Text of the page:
It’s a long walk to the supermarket for me.
I’d get the bus, but it would cost nearly £5 there and back. I simply can’t afford that – especially because the cost of food is rising, too.
I have to budget everything down to the last penny because I am seeking asylum in the UK and while I wait for a decision on my case, I’m not allowed to work.
That means I have to live off just £40.85 per week in benefits. This has to cover my food, travel, toiletries, clothes and phone data so I can call my family and attend online classes to improve my English and IT skills.
So I just have to suffer with shoulder and back pain from carrying my shopping on the long walk home.
This is the stark reality for asylum seekers like me right now.
I arrived in the UK from India in 2016.
When I first came to Yorkshire, it was a traumatic time for me and my mental health was not good.
I didn’t feel safe outside because there was too much going on and I wasn’t used to that compared to where I came from, so I isolated myself and didn’t go out.
For the first two years, all I did was attend my weekly meetings with the Home Office and go to the library. That was my whole life.
Eventually, my doctor gave me a social prescription and I joined the local City of Sanctuary refugee support group. Little by little, I made some friends. That changed everything.
I started exploring the city and I even commenced my English GCSE, which was so fantastic. It felt like I was restarting my life and that possibilities were opening up.
I am safe now I am in the UK, but am I really living?
My plan was to study computer science because working with computers would be a dream. But then the following year, in 2019, the Home Office changed the rules and said I wasn’t allowed to study. It was devastating.
The doors that had opened up a crack were slammed shut again.
I didn’t give up. Instead of studying, I started writing and being creative – including drawing, painting and acting. I also rediscovered my love for singing and joined three different choirs.
Keeping busy helps me avoid negative thoughts. Being creative helps me to feel free.
But this year, I’ve noticed the rising cost of living is having a detrimental effect on me.
Of my £40.85 per week, I keep £10 aside for travel (to GP appointments, Home Office appointments or choir rehearsal), £5 to top up my phone and £5 for things like soap, sanitary pads or any emergencies. That leaves around £20 for my food for the week – that’s £2.85 per day.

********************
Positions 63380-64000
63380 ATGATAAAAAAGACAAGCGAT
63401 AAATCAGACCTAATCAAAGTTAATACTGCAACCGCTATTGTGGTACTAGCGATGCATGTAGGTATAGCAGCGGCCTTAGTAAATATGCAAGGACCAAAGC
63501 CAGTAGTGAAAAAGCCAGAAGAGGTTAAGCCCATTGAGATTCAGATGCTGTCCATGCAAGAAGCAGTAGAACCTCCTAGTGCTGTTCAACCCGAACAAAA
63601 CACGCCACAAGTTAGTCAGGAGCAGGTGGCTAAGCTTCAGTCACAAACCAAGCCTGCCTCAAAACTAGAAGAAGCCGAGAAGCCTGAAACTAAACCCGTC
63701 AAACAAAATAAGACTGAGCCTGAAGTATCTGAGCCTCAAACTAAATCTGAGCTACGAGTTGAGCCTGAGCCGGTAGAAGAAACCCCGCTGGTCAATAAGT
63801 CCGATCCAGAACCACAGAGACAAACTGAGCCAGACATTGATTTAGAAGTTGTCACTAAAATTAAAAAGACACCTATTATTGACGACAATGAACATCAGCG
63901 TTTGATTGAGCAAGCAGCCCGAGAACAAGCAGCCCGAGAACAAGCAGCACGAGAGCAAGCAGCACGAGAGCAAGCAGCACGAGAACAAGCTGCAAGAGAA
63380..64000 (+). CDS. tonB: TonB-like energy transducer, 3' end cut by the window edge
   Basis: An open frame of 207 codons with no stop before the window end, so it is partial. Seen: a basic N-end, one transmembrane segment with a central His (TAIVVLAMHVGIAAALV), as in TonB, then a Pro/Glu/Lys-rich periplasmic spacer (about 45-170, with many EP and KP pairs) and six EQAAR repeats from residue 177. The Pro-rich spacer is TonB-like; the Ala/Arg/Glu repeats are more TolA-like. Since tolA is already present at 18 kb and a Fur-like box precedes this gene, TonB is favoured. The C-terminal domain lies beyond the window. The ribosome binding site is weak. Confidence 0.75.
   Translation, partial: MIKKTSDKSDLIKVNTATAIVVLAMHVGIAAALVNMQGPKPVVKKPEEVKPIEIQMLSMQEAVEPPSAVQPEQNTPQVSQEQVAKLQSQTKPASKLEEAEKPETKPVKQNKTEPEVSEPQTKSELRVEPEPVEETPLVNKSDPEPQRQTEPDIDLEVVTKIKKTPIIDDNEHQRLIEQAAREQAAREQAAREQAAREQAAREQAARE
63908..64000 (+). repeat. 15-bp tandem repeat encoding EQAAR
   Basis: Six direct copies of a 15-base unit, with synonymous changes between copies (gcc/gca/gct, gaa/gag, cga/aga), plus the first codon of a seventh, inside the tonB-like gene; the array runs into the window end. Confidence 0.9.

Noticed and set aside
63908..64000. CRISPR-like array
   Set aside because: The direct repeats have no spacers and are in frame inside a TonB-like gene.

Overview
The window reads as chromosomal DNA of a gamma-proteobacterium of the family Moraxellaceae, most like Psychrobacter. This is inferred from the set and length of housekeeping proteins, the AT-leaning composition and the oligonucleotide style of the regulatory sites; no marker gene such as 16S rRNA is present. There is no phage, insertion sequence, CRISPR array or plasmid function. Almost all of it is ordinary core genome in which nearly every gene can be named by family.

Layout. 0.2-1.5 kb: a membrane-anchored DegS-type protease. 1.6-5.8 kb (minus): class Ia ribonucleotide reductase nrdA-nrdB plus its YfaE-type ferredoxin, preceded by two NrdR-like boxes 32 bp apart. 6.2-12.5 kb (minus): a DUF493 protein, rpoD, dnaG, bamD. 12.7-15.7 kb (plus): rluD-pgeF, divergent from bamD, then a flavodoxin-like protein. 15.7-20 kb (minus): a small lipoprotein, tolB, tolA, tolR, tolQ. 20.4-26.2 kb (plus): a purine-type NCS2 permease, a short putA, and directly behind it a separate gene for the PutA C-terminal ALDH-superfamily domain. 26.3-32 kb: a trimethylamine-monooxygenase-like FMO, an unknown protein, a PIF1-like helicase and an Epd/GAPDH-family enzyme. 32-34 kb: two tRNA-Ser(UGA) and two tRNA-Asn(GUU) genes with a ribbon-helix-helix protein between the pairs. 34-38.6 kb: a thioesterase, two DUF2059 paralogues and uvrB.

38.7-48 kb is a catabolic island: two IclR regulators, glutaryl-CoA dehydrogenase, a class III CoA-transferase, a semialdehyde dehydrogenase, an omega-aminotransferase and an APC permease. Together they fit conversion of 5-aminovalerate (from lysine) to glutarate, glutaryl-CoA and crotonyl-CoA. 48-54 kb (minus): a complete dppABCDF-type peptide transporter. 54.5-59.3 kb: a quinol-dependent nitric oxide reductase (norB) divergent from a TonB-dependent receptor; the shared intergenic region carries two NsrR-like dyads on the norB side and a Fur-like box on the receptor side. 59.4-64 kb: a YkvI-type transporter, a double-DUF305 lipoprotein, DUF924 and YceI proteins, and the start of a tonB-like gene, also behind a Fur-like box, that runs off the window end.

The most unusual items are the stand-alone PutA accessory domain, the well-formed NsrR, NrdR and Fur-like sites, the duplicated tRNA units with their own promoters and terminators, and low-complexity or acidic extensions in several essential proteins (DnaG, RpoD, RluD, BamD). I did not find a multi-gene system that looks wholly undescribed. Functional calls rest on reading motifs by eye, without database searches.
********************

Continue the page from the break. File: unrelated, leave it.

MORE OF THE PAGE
When my money is this tight, I am constantly planning and budgeting. I always ask myself, what can I do without?
But everything is just so expensive now.
Milk and oil have doubled in price for me. Food that reminds me of home has also gone up – okra is now £8 per kilogram. In fact, all vegetables seem to cost more, and I don’t buy fruit anymore.
I used to buy big bags of lentils and chapati flour, but I can’t afford to now. I’m just cutting everything back.
I mostly eat potatoes and lentils, then sometimes when I have the money, I will buy eggs. I’ll then make an egg and potato curry, which will last me half the week.
I have noticed that the variety and colour has been stripped from my plate. Little by little, there is less veg, less fruit, and never any meat or fish.
I don’t want the Government to forget about people like me who are seeking asylum
I haven’t gone hungry yet, but I do really worry.
It’s the little things that would throw my whole budget off. If I need to buy some new undergarments or some warmer clothes for winter, how would I then make ends meet?
How will I keep busy if I can’t take the bus to my regular groups? How will I get around the city when I don’t have a proper winter coat? I am scared that the little freedom I have will be taken away.
If I am honest, I don’t know what to think of my future. I have no idea what I will do.
I don’t know what will happen. I can’t work, I can’t study. My future is blank.
When I let myself hope about what life could be like if I was able to work, I think perhaps I could start a little business cooking food that reminds me of home; things like curries, dal and chapatis. I would cook all the dishes that I love – the dishes that I can’t cook now.
There’d be rich meat curries filled with aubergines and whole spices served with buttery rice. I’d make homemade pickles and chutneys. Until then, those will be the dishes I think about when I’m trying to fall asleep.
I know the cost of living crisis is affecting everyone, but I don’t want the Government to forget about people like me who are seeking asylum.
I truly have no idea when I’ll have a decision on my asylum case – the system doesn’t give estimates on how long it will take.
I am safe now I am in the UK, but am I really living? Surviving on £40.85 a week isn’t a life.
Let me work, let me study, but until then, let me live.
*The name of the author has been changed.
Immigration Nation is a series that aims to destigmatise the word ‘immigrant’ and explore the powerful first-person stories of people who’ve arrived in the UK – and called it home. If you have a story you’d like to share, email email@example.com